Thursday, February 18, 2010

1976 Topps #358 - Buddy Bell

  • Buddy Bell has had a long career as a player and as a manager. His father (Gus Bell) played in the majors as did two of his sons (David and Mike). Buddy was drafted by the Cleveland Indians in 1969. He played in the minors from 1969-1971 and then made the Cleveland club at the age of 20 in 1972. Bell spent most of the season playing right field (they had some guy named Graig Nettles at third base) and batted .255 with 9 HR and 36 RBI in 132 games.

  • Bell moved to third base in 1973 and had a good sophomore year. He made the AL All Star team and tripled in a pinch-hitting appearance. Buddy batted .268 with 14 HR and 59 RBI. He had a tough time on the basepaths -- he stole 7 bases and was caught 15 times.

  • Bell batted .262 with 7 HR and 46 RBI in 116 games in 1974. He missed about three weeks in May/June and another three weeks in August with injuries. In 1975 he batted .271 with 10 HR and 59 RBI in 153 games. Buddy batted .281 with 7 HR and 60 RBI in 1976. Bell suffered from seizures during the early part of his career and decided to seek medical help after falling out of a golf cart and breaking his nose in 1976. It was originally thought that he might have a brain tumor, but it was found that he suffered from epilepsy. He started taking epilepsy medication and he hasn't had problems since.

  • Buddy was injured again in 1977 and missed the last 3 1/2 weeks of the season. He batted .292 with 11 HR and 64 RBI in 129 games. Bell batted .282 with 6 HR and 62 RBI in 1978. After the 1978 season Bell was traded to the Texas Rangers for Toby Harrah.

  • Bell hit his peak with the Rangers. He won six straight Gold Gloves (1979-1984) and earned at least some MVP consideration in each of those seasons. In 1979 Bell batted .299 with 18 HR and 101 RBI. He also had 200 hits that season and hit a career-high 42 doubles.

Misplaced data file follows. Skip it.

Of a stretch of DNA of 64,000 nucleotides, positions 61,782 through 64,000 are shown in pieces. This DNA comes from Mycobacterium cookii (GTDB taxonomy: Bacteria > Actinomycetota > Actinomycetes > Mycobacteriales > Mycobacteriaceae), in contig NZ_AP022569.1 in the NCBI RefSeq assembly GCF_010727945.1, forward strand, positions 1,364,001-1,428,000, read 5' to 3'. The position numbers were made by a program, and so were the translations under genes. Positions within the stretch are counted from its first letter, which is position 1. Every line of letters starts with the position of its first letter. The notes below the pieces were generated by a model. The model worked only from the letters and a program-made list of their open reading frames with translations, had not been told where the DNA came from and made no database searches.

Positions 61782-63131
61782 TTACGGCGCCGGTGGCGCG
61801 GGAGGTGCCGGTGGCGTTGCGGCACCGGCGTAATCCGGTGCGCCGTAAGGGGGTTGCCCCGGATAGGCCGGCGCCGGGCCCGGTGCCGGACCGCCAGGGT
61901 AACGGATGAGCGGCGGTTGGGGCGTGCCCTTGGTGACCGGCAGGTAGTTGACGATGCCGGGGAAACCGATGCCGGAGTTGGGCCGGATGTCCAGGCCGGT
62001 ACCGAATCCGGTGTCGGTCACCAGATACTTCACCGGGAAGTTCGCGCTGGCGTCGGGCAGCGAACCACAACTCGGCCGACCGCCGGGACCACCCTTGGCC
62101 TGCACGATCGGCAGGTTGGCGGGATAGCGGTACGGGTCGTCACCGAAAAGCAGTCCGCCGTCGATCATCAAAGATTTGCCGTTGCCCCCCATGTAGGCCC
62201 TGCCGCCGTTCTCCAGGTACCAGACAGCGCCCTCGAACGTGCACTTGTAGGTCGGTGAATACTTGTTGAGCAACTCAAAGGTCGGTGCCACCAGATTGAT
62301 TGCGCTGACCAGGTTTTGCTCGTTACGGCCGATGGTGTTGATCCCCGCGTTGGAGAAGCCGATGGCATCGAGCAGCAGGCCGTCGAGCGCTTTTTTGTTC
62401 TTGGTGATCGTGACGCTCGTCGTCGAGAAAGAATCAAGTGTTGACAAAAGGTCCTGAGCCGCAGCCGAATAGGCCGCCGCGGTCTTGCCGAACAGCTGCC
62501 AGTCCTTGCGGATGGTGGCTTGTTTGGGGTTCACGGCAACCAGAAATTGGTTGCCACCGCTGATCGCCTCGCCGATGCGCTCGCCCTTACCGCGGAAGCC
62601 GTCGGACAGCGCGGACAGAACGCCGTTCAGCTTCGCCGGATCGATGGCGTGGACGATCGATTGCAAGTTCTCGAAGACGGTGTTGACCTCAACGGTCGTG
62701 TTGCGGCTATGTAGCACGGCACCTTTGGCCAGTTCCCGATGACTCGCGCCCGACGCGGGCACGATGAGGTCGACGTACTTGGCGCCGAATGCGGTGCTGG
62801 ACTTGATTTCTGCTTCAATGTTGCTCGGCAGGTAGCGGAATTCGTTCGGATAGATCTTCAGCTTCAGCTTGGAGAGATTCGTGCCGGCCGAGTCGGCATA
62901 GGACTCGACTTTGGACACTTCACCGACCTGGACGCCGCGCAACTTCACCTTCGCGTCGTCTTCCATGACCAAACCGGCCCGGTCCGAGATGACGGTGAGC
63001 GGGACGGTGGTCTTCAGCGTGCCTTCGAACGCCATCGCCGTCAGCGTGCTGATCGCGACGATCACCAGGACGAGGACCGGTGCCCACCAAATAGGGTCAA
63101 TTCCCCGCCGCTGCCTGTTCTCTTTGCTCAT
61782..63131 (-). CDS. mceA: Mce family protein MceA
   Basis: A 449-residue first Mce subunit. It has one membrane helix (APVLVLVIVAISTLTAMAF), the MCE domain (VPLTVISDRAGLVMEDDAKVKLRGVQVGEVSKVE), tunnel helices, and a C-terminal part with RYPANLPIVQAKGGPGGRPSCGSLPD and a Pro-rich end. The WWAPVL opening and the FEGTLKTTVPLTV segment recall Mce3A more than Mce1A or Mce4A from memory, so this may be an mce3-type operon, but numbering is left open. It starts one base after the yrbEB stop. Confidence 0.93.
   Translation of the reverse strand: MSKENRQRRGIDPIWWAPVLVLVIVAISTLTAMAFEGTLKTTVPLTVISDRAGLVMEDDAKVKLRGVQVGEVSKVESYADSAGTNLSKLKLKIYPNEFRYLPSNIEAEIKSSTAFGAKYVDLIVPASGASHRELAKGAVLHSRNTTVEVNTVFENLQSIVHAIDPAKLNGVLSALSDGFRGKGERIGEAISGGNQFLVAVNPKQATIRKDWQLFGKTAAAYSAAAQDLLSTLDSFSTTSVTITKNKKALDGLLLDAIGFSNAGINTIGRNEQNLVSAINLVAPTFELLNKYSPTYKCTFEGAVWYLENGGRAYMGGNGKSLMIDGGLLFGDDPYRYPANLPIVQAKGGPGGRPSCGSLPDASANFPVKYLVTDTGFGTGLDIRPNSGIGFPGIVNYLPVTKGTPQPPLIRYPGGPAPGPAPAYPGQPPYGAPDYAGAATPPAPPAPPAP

• In 1980 Bell batted .329 with 17 HR and 83 RBI. He made the AL All Star team that year and was 0 for 2. Buddy missed three weeks in June with an injury. Why Doesn't Buddy Bell Get More Recognition? - January 1981 Baseball Digest.

  • Buddy batted .294 with 10 HR and 64 RBI in 97 games in 1981. He was an All Star and was 0 for 1 with a sacrifice fly. In 1982 Bell was an All Star again (0 for 3 with two strikeouts) and batted .296 with 13 HR and 67 RBI. Winning, Top Baseball Priority for Buddy Bell - February 1982 Baseball Digest.

  • In 1983 Bell batted .277 with 14 HR and 67 RBI. He played in his last full season for the Rangers in 1984. Buddy made his last All Star team (0 for 1) and won the Silver Slugger Award at third base. He batted .315 with 11 HR and 83 RBI.

  • Bell started poorly with the Rangers (.236, 4 HR, 32 RBI in 84 games) in 1985 and was traded to the Cincinnati Reds for Duane Walker and Jeff Russell on July 19. He didn't do very well for the Reds either (.219 with 6 HR and 36 RBI in 67 games). Buddy did much better in 1986, batting .278 with 20 HR and 75 RBI.

  • The 1987 season was Buddy's last season as a regular. He batted .284 with 17 HR and 70 RBI. In 1988 he started slowly (.185 in 54 at bats) and he was traded to the Houston Astros for a minor leaguer on June 19. Buddy batted .253 with 7 HR and 37 RBI for the Astros and was released after the season. Buddy received the 1988 Lou Gehrig Memorial Award. Bell signed with the Rangers for the 1989 season but retired after batting .183 in 82 at bats (his last game was June 17). Buddy Bell: A Class Performer at Third Base Bows Out - October 1989 Baseball Digest

  • After his playing career Bell worked as a coach for the Reds and Indians. Bell managed the Detroit Tigers for 2 1/2 years (1996-1998), the Colorado Rockies for 2 seasons and one month (2000-2002), and the Kansas City Royals for 2 1/2 years (2005-2007). In between his Colorado and Kansas City tenures he worked as a coach for the Indians. Buddy dealt with tonsil cancer at the end of the 2006 season and resigned as the Royal manager after the 2007 season to spend more time with his family.

  • Liked to face: Roger Erickson (.474 in 38 AB); Mike Caldwell (.447 in 47 AB); LaMarr Hoyt (.432 in 37 AB).
  • Hated to face: Dave Frost (.045 in 22 AB); Fernando Valenzuela (.100 in 30 AB); Luis Leal (.118 in 34 AB)

1 comment:

  1. As a little kid I went to a Texas Rangers game when Buddy was with them, and this other kid had a Gus Bell model baseball glove that he wanted Buddy to sign. Since it was a Gus Bell glove Buddy went ahead and traded the kid his glove for the Gus Bell model. I thought that was so cool that he did that. Great memories of Buddy as a Ranger.